Christian church since at least the eight century, although some
historical accounts date it even earlier. According
to tradition, Mary was born to elderly parents who, although previously
unable to conceive, were given an answer to their prayers
. Through fasting and devotion, it is said that Mary’s parents were given the child.
Christians hold that Mary was immaculately conceived by her mother, St.
Anne/Anna, and father, St. Joachim. Catholics believe Mary’s condition
enabled her to be free from sin and therefore able to carry Jesus in
her womb.
    Orthodox Christians have a somewhat different theological tradition regarding Mary, but she is equally important in Eastern churches where she is known as Theotokos or “Mother of God” in Greek.
    The following prayer to Mary is popular in many Christian churches although its exact wording may vary:
Infant Mary, full of grace, the Lord is with thee, blessed art thou
forever, and blessed are thy parents Joachim and Anne, of whom thou
wast miraculously born. Mother of God, intercede for us.
    We fly to
thy patronage, holy and amiable Child Mary, despise not our prayers in
our necessities, but deliver us from all dangers, glorious and blessed

    Although Mary’s birthday is not marked by any specific
festivities, her story is the center of the day’s liturgical readings.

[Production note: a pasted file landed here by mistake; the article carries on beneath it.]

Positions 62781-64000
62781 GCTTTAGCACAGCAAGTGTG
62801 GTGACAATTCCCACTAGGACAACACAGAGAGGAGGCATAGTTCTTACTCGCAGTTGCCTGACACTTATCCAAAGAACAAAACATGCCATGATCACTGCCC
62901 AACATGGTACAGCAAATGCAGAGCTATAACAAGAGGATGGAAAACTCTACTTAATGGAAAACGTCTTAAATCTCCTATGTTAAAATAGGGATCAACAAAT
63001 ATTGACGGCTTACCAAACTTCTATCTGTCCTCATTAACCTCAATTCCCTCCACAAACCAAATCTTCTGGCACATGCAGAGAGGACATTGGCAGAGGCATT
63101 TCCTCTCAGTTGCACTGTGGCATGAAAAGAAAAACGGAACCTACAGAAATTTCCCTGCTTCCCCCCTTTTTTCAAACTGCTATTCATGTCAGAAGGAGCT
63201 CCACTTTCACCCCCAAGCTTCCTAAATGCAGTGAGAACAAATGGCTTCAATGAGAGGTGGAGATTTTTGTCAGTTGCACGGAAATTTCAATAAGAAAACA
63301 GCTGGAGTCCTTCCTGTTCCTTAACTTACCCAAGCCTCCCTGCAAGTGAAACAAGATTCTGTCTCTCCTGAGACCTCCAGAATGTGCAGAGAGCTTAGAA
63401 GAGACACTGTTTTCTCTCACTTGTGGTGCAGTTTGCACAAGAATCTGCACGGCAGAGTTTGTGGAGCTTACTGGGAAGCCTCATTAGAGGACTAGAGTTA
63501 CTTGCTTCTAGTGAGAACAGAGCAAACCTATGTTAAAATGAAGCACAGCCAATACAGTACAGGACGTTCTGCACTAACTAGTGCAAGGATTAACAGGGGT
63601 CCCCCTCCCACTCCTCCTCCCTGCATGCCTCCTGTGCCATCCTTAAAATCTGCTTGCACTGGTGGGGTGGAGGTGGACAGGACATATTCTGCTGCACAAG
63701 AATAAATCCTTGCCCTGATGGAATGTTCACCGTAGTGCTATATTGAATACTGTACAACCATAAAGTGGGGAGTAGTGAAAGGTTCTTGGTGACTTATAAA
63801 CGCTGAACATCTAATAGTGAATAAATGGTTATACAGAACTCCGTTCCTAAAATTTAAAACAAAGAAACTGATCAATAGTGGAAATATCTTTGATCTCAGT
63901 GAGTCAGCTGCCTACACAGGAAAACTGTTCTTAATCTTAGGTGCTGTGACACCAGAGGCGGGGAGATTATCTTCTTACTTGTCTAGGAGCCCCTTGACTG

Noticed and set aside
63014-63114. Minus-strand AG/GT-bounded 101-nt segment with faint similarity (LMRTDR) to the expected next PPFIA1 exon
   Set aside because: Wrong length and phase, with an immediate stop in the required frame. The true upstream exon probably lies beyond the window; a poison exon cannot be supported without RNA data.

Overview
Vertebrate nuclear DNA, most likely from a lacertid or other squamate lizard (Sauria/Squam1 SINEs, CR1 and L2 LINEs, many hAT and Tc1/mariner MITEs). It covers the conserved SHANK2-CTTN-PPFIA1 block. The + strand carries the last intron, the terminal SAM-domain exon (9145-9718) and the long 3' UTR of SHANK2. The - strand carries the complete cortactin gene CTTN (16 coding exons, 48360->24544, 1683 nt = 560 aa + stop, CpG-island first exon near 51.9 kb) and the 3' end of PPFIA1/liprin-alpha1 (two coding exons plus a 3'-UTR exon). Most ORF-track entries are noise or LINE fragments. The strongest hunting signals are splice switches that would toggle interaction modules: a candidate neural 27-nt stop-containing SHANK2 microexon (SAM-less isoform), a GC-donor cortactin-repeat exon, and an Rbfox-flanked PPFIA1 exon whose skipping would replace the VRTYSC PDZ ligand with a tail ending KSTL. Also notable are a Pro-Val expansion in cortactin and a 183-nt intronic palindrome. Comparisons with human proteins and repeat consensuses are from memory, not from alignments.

Flowers—particularly lilies—can be displayed to represent Mary’s purity.

Americans remember those men and women who lost their lives on 9/11/01 and reach out to one
another on Patriot Day. Following the attacks on the World Trade Center
in 2001, the House of Representatives deemed September 11 the Day of
Prayer and Remembrance of the Victims of the Terrorist Attacks; the
next year, President George W. Bush called it Patriot Day. (To send a Patriot Day e-card, view some of the free cards on this site).
Immediately after the events of 2001, religious prejudice rose across America, especially toward Muslim Americans. To help combat bigotry, on September
17, 2001, Islamic scholars and professors from colleges and universities across the nation issued a statement:
“We are grief-stricken at these horrifying events; the murder of
innocents can never be justified and must not be tolerated. … Anger
and frustration are completely understandable and shared by all, yet
that anger must not be directed at individuals utterly innocent of
these terrible crimes. Particularly distressing is the fact that many
American Muslims have fled to the United States, seeking a haven from